Anaerobic digestion: closing cycles for sustainability
Anaerobic digestion (AD) has been traditionally applied as a way to process efficiently wastes, in order to reduce or mitigate their direct environmental impact. However, research and development conducted during the last decades have transformed AD into a resource-recovery oriented technology. Indeed, methane, nutrients, water and organic molecules are some of the valuable products that can be recovered from a wide variety of feedstocks. Anaerobic biotechnology has then a great potential to become a relevant technology helping modern societies to advance towards a more sustainable development.
The World Congress of Anaerobic Digestion represents the most important international forum dedicated to the discussion and analysis of the state of the art of anaerobic bioprocesses. Its 14th version was held on Viña del Mar, Chile, organized by a group of 6 Chilean Universities, with the support of the Specialist Group of Anaerobic Digestion of the International Water Association (IWA). This special issue of “Reviews in Environmental Science and Bio/technology” is presented as the result of the collaborative work of the Journal and the Conference organization. It presents a series of reviews of selected invited authors, dealing with relevant aspects of Anaerobic Biotechnology. Most of the reviews forming this issue have been also presented as key-note or plenary presentations during the Conference.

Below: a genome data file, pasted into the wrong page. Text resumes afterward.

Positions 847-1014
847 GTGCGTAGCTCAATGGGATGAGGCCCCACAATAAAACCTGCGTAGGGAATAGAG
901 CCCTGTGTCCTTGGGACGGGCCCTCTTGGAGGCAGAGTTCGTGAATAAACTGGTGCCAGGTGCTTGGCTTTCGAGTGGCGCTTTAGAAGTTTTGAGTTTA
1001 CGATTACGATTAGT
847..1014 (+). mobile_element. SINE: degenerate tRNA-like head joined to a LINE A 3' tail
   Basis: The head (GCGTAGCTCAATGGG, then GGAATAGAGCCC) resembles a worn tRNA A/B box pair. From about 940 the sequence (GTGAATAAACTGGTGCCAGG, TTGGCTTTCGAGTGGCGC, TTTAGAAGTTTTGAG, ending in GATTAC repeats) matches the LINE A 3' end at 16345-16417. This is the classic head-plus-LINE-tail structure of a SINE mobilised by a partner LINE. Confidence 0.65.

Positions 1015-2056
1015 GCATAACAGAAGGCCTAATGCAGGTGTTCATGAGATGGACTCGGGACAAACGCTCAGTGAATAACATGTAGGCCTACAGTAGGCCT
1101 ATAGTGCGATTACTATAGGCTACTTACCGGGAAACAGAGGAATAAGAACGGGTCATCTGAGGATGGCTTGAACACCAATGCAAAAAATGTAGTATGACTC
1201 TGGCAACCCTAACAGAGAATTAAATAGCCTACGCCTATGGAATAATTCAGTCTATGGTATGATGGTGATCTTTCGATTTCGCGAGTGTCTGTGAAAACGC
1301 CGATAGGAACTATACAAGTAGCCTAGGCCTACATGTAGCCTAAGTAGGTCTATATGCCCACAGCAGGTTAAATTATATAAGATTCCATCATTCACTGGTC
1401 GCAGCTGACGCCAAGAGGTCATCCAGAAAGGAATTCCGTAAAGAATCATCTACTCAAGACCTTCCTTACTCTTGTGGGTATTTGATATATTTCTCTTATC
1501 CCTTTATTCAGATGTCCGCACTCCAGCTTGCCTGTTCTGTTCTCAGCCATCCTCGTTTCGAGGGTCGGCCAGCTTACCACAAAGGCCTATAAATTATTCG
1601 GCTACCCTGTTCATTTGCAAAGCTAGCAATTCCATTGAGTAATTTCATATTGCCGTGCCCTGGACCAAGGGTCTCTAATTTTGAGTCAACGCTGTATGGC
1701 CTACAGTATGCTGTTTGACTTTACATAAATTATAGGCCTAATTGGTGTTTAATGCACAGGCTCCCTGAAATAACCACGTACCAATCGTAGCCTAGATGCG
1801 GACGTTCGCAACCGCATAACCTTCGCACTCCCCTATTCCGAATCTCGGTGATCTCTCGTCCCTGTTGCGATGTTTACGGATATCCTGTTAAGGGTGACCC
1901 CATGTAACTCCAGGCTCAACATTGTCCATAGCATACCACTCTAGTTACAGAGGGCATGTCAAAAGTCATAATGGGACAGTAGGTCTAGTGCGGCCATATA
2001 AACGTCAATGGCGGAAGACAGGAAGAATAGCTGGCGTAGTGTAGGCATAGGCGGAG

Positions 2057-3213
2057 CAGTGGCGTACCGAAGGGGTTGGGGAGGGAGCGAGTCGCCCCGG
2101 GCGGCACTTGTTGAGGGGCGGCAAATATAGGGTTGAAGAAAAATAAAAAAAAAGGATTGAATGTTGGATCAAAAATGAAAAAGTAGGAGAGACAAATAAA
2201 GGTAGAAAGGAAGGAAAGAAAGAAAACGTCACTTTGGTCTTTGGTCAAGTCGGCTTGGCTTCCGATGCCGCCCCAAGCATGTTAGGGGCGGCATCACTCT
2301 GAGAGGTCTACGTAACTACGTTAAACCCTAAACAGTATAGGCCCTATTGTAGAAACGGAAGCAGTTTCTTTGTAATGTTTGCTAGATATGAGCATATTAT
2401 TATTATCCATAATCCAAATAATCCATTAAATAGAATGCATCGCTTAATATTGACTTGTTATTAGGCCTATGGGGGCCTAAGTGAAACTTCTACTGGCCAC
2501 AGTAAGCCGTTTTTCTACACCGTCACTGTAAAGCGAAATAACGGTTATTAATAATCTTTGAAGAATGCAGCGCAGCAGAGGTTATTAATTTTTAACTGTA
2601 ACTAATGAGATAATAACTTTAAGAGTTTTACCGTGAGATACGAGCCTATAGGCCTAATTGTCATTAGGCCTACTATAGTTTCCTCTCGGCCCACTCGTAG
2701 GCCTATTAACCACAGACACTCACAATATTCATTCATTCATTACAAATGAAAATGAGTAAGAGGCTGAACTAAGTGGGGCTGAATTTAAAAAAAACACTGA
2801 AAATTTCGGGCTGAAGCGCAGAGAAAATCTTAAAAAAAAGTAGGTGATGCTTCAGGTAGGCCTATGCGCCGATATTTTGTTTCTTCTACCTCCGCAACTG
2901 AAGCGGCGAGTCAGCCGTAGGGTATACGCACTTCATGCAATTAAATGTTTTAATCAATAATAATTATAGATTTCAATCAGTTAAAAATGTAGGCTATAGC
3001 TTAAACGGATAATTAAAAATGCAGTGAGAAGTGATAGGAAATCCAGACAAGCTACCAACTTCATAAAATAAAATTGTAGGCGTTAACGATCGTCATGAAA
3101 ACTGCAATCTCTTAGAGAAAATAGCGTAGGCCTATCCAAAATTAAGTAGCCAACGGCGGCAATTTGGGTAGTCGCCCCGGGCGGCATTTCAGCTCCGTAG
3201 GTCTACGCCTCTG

This special issue has been conceived to offer an up to date revision of the knowledge related with a variety of aspects involved in the application of anaerobic bioprocesses. This compilation is then intended to become a valuable tool for students and researchers looking for information about anaerobic digestion, its development, and challenges.
Readers will find reviews dealing with the microbiology of anaerobic digestion. Anaerobic digestion is a biological process, then information about the microorganisms involved, its interactions, and the tools to study them are of great relevance. Modelling and control of anaerobic processes are also covered in two separated reviews. These tools can provide great assistance to further understand the complex dynamics involved in AD, and can provide useful tools to assist the operation of the installations based on this technology. During the last 40 years, anaerobic digestion has been increasingly applied to the treatment of industrial and domestic wastewaters. Two reviews are dedicated to cover such applications. Biogas has been conceived as one of the main products of anaerobic digestion, considering its potential use as source of renewable energy. Microaeration can be used as a way to improve biogas quality, by removing hydrogen sulphide. On the other hand, biogas upgrading offers the possibility to add economical value to the methane contained in the biogas, by producing a renewable substitute for natural gas. Each one of these two technologies originates a review on their own. However, anaerobic digestion offers much more than just methane based biogas, and other products have the potential to become relevant drivers for this technology in the future. The possibility to have “anaerobic digestion without biogas” and the potential to use AD as a way to produce biohydrogen are the reviews that close this special issue.